New road surface won’t stop crashes

Re: “High-friction coating aims to reduce rear-end crashes at highway intersections,” Sept. 6.

Will a new road surface reduce rear-end crashes? I don’t think so.

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The expense to resurface Highway 17 with better friction will, I suggest, have little or no impact (excuse the pun) on rear-end crashes.

Assume Car B is behind Car A. Whether or not Car B rear-ends Car A is almost solely a question of following distance, speed and driver attention rather than road surface.

The Canadian driver instruction manual assumes that the average person’s thinking time, or time to react to a situation, is three-quarters of a second. In this time, a car travels 10 metres at 50 km/h or 16 metres at 80 km/h.

It is assumed that if you maintain the correct gap at your speed, in an emergency, you will safely stop before rear-ending the car in front. This also assumes that you are awake, sober and (most important of all) not texting.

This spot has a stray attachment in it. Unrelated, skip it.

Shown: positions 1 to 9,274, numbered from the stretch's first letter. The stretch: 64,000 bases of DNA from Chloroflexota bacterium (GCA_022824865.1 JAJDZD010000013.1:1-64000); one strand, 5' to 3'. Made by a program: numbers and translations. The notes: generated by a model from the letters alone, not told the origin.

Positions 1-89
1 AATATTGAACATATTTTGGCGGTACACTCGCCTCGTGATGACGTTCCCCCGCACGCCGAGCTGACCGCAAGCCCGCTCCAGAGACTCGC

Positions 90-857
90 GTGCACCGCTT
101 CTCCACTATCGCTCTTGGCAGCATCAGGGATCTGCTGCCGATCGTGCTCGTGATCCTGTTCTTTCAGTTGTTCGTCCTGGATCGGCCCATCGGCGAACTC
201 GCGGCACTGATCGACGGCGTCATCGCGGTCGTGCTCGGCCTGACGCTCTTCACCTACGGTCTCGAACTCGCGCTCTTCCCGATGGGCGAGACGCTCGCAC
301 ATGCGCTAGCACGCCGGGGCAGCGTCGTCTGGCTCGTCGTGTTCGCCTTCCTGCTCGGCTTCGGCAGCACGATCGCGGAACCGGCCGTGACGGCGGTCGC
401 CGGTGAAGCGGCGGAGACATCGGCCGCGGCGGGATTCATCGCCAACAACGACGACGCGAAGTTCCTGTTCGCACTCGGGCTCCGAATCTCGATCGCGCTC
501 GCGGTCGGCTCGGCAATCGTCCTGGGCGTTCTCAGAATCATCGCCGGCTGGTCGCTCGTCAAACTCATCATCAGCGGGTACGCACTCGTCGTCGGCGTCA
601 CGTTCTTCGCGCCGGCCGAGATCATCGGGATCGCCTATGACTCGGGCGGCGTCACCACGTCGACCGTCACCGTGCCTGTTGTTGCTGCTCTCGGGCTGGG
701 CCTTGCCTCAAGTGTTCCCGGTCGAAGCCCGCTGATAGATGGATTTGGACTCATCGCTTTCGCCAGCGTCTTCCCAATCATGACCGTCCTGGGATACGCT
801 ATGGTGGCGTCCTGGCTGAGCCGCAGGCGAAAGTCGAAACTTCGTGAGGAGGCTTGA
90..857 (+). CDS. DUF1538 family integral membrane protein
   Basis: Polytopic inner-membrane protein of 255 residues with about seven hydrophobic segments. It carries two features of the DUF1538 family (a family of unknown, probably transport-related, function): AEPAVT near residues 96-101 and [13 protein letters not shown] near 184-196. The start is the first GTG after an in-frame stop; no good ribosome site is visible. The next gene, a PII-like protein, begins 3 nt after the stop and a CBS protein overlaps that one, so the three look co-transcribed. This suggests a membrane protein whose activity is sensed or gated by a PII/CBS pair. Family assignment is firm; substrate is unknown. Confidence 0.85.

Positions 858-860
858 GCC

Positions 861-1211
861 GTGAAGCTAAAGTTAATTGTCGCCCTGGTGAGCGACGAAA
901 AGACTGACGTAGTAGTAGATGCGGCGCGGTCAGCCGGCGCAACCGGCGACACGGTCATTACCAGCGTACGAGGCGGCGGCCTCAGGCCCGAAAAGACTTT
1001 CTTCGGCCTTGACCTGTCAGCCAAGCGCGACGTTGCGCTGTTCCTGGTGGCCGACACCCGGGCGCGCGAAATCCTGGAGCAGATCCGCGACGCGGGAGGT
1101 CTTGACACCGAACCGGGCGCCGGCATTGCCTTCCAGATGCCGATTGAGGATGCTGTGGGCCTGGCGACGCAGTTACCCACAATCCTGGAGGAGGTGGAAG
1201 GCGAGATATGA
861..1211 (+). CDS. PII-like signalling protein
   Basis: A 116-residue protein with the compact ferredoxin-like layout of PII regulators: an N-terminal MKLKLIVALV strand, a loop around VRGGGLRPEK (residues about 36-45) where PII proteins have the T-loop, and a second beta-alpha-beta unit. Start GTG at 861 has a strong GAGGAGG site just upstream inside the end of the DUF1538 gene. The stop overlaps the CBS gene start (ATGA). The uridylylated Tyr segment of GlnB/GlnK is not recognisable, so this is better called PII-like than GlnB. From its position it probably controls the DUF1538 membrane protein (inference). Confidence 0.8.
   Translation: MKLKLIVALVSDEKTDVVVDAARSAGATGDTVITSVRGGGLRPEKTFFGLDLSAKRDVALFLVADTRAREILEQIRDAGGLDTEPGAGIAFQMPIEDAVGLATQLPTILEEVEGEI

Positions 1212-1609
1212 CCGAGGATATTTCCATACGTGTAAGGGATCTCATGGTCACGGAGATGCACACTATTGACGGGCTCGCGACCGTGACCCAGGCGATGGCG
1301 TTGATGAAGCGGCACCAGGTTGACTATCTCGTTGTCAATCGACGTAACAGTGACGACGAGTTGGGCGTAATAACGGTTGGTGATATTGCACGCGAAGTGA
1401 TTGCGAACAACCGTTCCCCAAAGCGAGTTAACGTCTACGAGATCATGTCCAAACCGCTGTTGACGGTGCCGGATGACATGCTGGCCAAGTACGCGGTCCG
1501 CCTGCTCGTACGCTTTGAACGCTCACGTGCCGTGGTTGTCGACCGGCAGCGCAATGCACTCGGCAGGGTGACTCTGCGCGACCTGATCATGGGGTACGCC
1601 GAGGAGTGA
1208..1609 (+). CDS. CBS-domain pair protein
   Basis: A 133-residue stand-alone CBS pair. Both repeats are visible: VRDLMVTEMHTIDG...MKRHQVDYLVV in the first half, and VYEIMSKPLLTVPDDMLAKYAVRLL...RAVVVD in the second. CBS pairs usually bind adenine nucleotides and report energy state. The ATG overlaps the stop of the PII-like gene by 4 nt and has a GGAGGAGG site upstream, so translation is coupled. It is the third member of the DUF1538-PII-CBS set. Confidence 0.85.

If the road surface is slick, both Car A and Car B will take longer to come to a halt compared to a good surface.

If the Transportation Ministry resurfaces the highway with a better surface, then, to be sure, the following car will come to a halt sooner, but so will the car in front.

The incidence of a rear-end collision not will be still be a function of safe following distance and driver attention.

Neville Hircock


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